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October 5, 1970

Cardiac Toxicity of Aerosol Propellants

Author Affiliations

From the Department of Medicine, Section of Cardiology, University of Illinois Hospital, Chicago.

JAMA. 1970;214(1):81-85. doi:10.1001/jama.1970.03180010023004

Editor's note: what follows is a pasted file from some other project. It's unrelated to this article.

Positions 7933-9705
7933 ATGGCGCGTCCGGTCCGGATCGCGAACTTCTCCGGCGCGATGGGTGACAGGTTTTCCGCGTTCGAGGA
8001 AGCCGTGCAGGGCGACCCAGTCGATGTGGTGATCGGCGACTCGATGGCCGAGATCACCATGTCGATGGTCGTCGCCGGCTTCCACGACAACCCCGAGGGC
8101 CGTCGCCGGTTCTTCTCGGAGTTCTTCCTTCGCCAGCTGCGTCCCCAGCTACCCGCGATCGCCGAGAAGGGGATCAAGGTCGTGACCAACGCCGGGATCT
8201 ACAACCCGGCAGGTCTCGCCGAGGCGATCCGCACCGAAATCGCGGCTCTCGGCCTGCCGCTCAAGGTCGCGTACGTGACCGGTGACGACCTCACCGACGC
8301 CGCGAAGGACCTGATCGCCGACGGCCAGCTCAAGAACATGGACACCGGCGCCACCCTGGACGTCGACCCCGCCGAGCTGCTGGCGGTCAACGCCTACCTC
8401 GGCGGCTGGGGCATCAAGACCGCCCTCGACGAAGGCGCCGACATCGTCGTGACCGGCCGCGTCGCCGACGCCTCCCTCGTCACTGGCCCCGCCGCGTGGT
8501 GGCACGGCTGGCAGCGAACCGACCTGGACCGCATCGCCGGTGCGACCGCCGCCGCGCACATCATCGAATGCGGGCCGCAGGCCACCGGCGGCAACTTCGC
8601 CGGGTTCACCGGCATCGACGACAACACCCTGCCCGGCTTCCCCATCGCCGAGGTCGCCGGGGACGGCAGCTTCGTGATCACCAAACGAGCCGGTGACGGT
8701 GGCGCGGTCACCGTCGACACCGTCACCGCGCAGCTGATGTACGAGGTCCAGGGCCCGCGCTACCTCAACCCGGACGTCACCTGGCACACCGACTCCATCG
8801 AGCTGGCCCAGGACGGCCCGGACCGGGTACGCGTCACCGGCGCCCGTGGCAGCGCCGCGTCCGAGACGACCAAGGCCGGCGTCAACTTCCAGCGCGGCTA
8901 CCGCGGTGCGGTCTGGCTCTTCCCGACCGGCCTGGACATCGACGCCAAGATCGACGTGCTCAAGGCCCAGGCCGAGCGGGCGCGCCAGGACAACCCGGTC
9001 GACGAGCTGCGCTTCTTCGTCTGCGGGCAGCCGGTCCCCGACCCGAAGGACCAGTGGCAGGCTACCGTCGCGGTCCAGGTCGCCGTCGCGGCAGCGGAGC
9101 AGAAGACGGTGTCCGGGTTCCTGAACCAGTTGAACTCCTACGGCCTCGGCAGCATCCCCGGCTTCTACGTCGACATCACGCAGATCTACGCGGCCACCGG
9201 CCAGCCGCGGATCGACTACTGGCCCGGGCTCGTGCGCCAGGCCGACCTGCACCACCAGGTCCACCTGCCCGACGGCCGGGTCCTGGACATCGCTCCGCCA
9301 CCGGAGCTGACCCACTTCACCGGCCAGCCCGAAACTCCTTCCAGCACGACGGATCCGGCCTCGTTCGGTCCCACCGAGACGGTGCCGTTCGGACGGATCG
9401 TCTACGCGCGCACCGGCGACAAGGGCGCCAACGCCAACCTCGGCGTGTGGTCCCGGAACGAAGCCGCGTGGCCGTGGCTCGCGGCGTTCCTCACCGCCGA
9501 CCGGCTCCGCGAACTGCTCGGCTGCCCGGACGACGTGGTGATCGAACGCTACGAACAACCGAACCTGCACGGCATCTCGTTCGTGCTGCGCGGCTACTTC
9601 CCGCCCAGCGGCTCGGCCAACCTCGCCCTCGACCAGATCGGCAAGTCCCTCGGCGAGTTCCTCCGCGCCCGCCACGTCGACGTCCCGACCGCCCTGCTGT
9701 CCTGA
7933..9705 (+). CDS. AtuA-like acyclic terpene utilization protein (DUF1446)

The fluoroalkane gases used to propel aerosols were toxic to the hearts of 34 mice, sensitizing them to asphyxiainduced sinus bradycardia, atrioventricular block, and T-waue depression. Cardiac sensitization was rapid, long-lasting, and lethal. It also occurred in rats and dogs. The propellants are postulated to possess a spectrum of cardiotoxic effects capable, in various species, of causing bradyarrhythmias, tachyarrhythmias, or myocardial depression. In humans the cardiac toxicity of aerosol propellants, particularly during asphyxia, may be a cause of sudden death in youths who "turn on" by inhaling propellants and in patients with asthma who make excessive use of bronchodilator aerosols. To a degree presently unknown, cardiac toxicity, including arrhythmias, due to propellant inhalation may be a potential hazard to frequent users of pressurized aerosol dispensers.